It’s no secret that there's a software revolution going on. For the last 20 years, we’ve seen industries upended by software. Here’s how it works: A technology company introduces an innovation into an existing marketplace; this allows the product or service to be sold or performed online. This in turn causes several old-school companies to struggle and some to go out of business. Bookstores. Movie rentals. Travel agents. Repeat cycle. Marc Andreessen elegantly argues in the recent The Wall Street Journal article, "Why Software Is Eating The World," that this pattern only promises to accelerate in the next decade with significant implications for our economy and society.
The question is whether this revolution will mean traditional brick and mortar companies will, one-by-one, inevitiably be forced to close their doors and shut up shop. Can there be some other outcome to this story?
If software is destined to transform an industry, it doesn’t logically follow that established market participants must sit back and watch as software companies digest and destroy their businesses, or that they must cede operational independence and market share to technology pure plays. Instead, they can and should fight victimhood by becoming software companies themselves.
My rallying cry to companies large and small is this: Wake up! Like it or not, you are in the software business. Embrace this new reality and thrive, or ignore it and risk extinction.
To understand what companies need to do next, it’s helpful to think about the competitive relationship between Amazon and traditional, brick-and-mortar retailers. In this e-commerce context, Amazon has one business: it sells things online. It’s great at it. It’s immensely successful at it. It has the luxury of a laser focus on a single value proposition to customers.
Compare this to Walmart, Target, or any of the other brick-and-mortar retailers against which Amazon competes. Those companies have it far more difficult than Amazon. They have to do everything Amazon does and they have to continue doing what they’ve been doing for decades, namely run a massively successful network of stores. So Amazon gets to focus on one thing, one business, while Walmart and everyone else must focus on two things, two businesses: their original business and their new digital business.
Walmart's digital business boils down to something very straightforward: providing the same core products and services it’s always offered, but now through the Internet. This digital enablement is what I call its "software layer." Essentially, Walmart is wrapping its old-line business in software, allowing all interactions with the company, which used to solely happen in store or by phone, to now happen through digital technology—also known as Walmart.com and Walmart mobile apps. But you can also think about this software layer in more subtle ways: APIs that give outside developers the ability to create new programs and tools using the retailer’s product information and other data; how a business embraces social media and digital marketing; how it uses digital media to attract new employees; and a host of other ways technology is used by businesses to interact with the outside world.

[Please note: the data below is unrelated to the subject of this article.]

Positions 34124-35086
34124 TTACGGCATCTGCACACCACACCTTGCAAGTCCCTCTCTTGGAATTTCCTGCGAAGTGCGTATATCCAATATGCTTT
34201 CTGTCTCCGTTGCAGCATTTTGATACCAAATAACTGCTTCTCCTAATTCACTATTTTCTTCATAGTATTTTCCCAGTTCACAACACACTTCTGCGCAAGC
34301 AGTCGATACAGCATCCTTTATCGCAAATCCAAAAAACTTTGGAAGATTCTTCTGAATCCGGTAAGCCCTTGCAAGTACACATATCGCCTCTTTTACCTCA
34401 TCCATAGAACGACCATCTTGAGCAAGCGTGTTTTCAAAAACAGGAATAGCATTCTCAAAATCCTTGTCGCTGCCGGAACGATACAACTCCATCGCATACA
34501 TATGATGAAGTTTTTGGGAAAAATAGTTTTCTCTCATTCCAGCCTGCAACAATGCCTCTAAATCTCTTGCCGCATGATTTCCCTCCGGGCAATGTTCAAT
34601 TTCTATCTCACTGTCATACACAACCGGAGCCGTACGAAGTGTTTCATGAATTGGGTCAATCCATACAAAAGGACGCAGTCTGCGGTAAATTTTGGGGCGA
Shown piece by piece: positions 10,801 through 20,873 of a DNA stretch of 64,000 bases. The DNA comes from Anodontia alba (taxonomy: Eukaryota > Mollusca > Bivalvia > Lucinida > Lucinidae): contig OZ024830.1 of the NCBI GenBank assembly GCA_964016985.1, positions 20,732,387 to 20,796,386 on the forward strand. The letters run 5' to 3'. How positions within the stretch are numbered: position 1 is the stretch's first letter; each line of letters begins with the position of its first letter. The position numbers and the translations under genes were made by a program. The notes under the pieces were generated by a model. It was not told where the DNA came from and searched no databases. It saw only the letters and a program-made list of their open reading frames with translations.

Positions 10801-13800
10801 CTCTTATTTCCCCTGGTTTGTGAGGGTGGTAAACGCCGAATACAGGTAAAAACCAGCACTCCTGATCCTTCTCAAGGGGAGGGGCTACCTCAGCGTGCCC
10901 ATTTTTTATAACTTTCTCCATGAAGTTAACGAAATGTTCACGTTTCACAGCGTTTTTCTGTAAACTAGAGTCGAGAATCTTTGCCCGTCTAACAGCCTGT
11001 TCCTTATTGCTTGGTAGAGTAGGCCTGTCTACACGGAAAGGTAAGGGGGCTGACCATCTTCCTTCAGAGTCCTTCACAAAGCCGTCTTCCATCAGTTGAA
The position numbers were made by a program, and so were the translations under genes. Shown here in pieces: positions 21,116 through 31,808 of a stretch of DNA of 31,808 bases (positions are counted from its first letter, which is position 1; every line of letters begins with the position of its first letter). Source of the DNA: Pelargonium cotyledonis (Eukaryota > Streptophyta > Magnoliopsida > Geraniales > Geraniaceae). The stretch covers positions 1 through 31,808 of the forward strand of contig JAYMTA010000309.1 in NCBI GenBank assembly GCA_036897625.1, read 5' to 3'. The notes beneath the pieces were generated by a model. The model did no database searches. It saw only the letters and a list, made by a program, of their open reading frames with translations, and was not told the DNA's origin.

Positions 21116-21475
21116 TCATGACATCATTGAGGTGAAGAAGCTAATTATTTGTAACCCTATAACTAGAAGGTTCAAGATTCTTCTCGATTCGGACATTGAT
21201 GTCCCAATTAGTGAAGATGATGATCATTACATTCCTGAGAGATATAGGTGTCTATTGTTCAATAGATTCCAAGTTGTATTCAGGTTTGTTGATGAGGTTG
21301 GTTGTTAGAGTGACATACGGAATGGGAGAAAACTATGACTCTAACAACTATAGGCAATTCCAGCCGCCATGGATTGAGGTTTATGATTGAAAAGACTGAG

A company’s true transition begins when top-tier leadership accepts that it’s in not one, but two businesses. The first: the original core set of products and services it sells to the marketplace. The second: the development and management of its software layer—the software that surrounds, drives and influences company operations. Increasingly, it is through this software layer that companies will interact with the outside world, find new efficiencies, and respond to changing market environments.
Once company leadership embraces its two-business reality, it must manage those two businesses accordingly. Its core, original business can be run the way it was always run. But to make the software layer a truly successful operation, it must be like Amazon: smart and fast, powered by great technology and by people who understand what it takes run a successful Internet business. The smartest executives then look for synergies and integration opportunities between the two businesses. The goal is to create a single customer experience that spans online and offline. When a company’s offline and online presence is seamlessly united is when the old school company can become a leader in tomorrow’s economy.
Got a question for author Aaron Shapiro? Ask him on Twitter at @amshap
[Image: Flickr user star5112]